Sleep, Battles Thursday, June 23, 8 pm at House of Vans: FREE with RSVP
I always devote at least a few minutes of my bike ride home to a scene from Gummo– you know, the fantastically twisted Harmony Korine film starring that kid with the ears. I like to fan out my elbows, toss off my helmet, and fantasize that some people describe me, too, as “downright evil.” But that scene wouldn’t have been the same without the addition of “Dragonaut,” the stoner metal classic from Sleep‘s 1992 album, Holy Mountain.
Before Dinosaur Jr. took the stage last night to play its debut album in its entirety, superfan Henry Rollins told the packed house at Bowery Ballroom what he thought about Dinosaur, released in 1985: “It was a standout record then, it is a standout record now.”
Fuzz:it’s the classic rock-esque outfit from the relentlessly creating, collaborating, touring, and of course recording Prince of Garage Darkness, Ty Segall! He may be a walking, talking, guitar-playing joke about garage rock at this point live shows are on point, and if you haven’t seen him play at least once, you should definitely get on that. The rest of the lineup seals the deal. The Men (also playing at The Acheron with PC Worship on Saturday, Nov. 14 at 8 pm) are a band that’s seen incredible transformation (at least in the sense of their recordings) from their early noise punk leanings on Leave Hometo the more slicked-down, consumable pop punk/alt rock style palpable on 2014’s aptly-titled, Tomorrow’s Hits. We can’t blame em, The Men did what many/any Brooklyn bands do/would do in order to survive in this town. But thankfully, they haven’t forgotten how to play their instruments, it seems, and can still rip a set to shreds just like they used to.
This week, as I’m sure you’ll be surprised to hear, there are plenty of shows worth blowing your ears out for. Our picks include a brand new project from a longtime blues punk devotee, The Dark Prince of Garage, and sugar-sweet disco that’s not afraid to hit sour notes. All that and more below this here line.
Despite the relentless output of records, save for some piecemeal rumors, there’s not a ton to go on when it comes to PC Worship, a Bushwick-based band that spans several rotating members (but is always led by Justin Frye) as well as influences of punk, drone, even free jazz. They’re known for wild improvisation but also their success in collaborations with Parquet Courts (a popular band that is in many ways their opposite). But most critics and music bloggers have agreed: PC Worship is nothing if not inexplicable. Andtheir new EP, Basement Hysteria, set to drop November 13 when they return from a month-long European tour, sees the band containing the tradition of drone-clouded noise worship.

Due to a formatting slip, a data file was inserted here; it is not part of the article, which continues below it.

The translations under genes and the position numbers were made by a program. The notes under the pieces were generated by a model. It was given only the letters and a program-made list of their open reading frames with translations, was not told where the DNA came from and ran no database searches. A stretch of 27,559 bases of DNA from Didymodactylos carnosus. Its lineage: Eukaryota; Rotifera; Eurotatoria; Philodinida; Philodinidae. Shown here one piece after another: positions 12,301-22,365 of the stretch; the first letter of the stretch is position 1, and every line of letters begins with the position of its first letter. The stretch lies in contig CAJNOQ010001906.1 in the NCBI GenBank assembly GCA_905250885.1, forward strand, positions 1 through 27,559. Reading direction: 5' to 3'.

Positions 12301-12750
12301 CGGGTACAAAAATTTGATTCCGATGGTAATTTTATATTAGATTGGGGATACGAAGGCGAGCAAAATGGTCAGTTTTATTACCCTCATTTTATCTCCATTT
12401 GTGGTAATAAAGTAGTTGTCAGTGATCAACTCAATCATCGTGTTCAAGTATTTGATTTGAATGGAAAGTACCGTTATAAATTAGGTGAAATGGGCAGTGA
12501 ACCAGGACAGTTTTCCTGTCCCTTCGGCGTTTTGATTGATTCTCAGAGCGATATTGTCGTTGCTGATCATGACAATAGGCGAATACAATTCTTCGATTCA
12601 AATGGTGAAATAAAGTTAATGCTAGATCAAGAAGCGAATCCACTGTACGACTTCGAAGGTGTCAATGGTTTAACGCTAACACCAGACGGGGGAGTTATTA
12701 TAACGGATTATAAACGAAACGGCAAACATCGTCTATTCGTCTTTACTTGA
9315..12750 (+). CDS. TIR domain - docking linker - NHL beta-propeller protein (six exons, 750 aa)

Remember when it was impossible to go a week without catching Thurston Moore at somewhere like Tonic or the Cooler? That changed the moment Sonic Youth and Thurstkim (no?) broke up and he moved to London. Now Kim Gordon is the one who’s all over town(with Lee Ranaldo making the occasional appearance, as he did this past weekend at Trans-Pecos) while Thurston is off touring Europe. But good news, The Thurston Moore Band is back in the States this summer.
Tonight’s act at Baby’s All Right is mysteriously listed as “Harry Potter and the Chamber of Secrets,” but don’t expect PotterCon redux. That image of Alfred E. Neuman as the Boy the Who Lived is clearly a reference to a certain gap-toothed master of irony. And the opening band, “Another Juan,” would seem to be a play on his newly released mini-LP, Another One. You guessed it: Mac DeMarco is prone to having secret shows, and the folks at Baby’s All Right confirm that this is one of them. If you miss tonight’s all-ages affair (tickets, just $5, will be available at the doors, which open at 8:30 p.m.), feel free to say, “What, me worry?” Mac will be playing some not-so-secret shows at Bowery Ballroom on Aug. 17, Webster Hall on Aug. 18, Music Hall of Williamsburg on Aug. 19 and Warsaw on Aug. 20.
If you had a chance to swing by Our Wicked Lady in the hours before their grand opening then maybe you found the loopy singer-songwriter Mac DeMarco throwin down dogs whilst a couple of his new tracks bumped on the boom box. Or perhaps you were stuck behind double-paned office windows, miles from anything resembling summer or fun, let alone new music. Stir not in jealousy, though, for the release of 25-year-old Rockaway resident Mac Demarco’s new “mini-LP” is just on the horizon.
John Eatherly has been doing the music thing for a while, having dropped out of high school at 17 to pursue music. “I’ve played in a lot of different bands over the years,” he explained. But Public Access TV seems to be his most focused effort to date. The band has just dropped their first proper release in the United States, Public Access EP on Terrible Records, and Eatherly’s not just songwriting, he’s also spotlighted as the lead vocals and guitars. The fact that Public Access TV really sees Eatherly coming into his own probably has something to do with the fact that he’s supremely close with all the other band members. In fact, three of four members (all except for the drummer) lived together in an East Village apartment. New York’s always been somewhat tough, Eatherly admits, but when their apartment burned down in the East Village fire last month, he realized things could always be harder.
From Left: Zachariah “Juke” Goldshmiedt, Shlomo Ari Gaisin, and Elisha Mendl Mlotek (Photo: Marko Dashev)
They’ve been called a “Hasidic hipster” band, but Zusha is all about dispelling labels and bridging the dichotomy between the spiritual and secular. “Independent on all levels,” their wordless melodies are a self-described blend of “jazz, reggae, folk, ska, gypsy swing, and traditional Jewish soul.” Keep Reading »